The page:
Coontail is a perennial plant growing beneath the water surface. Plants
produce only one branch per node. They lack roots but branches are sometimes
modified as "rhizoids" giving the plants a rooted appearance.
The leaves are sessile, whorled, ca. 3 cm long, 5 or more at a node, rigid
and often brittle. The leaves are 1-2 (sometimes 3) times forked into
2-4 filiform or linear segments. Minute teeth occur along 1 margin of
each ultimate segment. The flowers are unisexual, very small, solitary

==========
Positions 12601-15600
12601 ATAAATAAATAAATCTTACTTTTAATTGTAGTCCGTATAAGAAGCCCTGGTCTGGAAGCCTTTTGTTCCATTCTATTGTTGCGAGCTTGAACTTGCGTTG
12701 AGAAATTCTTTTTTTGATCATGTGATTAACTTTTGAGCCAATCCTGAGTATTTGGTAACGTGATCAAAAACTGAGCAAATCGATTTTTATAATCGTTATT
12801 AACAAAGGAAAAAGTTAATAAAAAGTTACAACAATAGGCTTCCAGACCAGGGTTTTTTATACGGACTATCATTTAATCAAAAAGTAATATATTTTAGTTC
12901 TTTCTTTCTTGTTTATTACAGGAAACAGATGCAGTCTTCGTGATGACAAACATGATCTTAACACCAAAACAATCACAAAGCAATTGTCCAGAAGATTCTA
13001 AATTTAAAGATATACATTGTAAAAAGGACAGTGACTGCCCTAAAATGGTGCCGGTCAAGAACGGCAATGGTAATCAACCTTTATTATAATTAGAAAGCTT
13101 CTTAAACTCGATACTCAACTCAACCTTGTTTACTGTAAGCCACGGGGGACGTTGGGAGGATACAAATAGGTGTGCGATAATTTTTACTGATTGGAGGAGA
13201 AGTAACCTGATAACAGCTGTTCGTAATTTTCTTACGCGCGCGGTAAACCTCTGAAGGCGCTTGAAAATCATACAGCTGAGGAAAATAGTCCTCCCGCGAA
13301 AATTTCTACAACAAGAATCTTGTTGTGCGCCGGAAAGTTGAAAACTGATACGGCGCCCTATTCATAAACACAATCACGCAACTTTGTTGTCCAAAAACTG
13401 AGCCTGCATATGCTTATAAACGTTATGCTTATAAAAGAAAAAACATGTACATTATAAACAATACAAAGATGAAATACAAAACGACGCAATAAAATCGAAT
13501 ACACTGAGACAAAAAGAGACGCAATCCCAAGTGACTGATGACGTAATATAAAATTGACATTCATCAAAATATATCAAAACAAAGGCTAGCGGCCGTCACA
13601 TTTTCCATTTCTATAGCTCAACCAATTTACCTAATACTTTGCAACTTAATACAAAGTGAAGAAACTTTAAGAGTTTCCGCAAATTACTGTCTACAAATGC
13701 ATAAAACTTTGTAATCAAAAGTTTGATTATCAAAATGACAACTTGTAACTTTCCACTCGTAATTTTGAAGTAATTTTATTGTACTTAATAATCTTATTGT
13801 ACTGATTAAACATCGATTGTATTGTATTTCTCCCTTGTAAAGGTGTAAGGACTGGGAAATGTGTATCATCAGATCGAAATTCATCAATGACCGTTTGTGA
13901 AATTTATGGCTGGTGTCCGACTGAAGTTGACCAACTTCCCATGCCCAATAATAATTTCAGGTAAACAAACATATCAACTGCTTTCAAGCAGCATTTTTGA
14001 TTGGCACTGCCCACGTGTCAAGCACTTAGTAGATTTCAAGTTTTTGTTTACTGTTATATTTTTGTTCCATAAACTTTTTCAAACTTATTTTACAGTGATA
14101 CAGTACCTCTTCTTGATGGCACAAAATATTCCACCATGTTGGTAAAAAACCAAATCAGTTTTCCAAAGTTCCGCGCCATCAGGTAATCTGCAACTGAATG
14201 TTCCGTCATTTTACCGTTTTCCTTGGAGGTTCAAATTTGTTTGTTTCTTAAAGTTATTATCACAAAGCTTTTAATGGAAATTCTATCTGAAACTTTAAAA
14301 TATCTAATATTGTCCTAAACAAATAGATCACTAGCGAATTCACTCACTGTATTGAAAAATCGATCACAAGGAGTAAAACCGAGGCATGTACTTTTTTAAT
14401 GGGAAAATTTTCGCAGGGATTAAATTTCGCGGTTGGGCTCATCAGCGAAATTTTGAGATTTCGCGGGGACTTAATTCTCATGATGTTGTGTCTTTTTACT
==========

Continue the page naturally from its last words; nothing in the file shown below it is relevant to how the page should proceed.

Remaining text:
in the axil of a leaf of a given whorl, each subtended by an 8-10 parted,
1-2-mm-long involucre. Sepals and petals are absent. The fruit is one-seeded
with a spiny base.
Coontail grows in rivers, streams, lakes, lagoons and irrigation ditches
throughout temperate North America. It is tolerant to fluctuating water
levels and high turbidity. Stems break easily and pieces continue to grow
separately. The fruits are probably dispersed by animals and by water.
Large populations restrict navigation and recreational water use. C.
demersum has the ability to grow in areas unsuitable for other aquatic
species. These plants are sometimes the dominantones in a given habitat,
crowding out other species.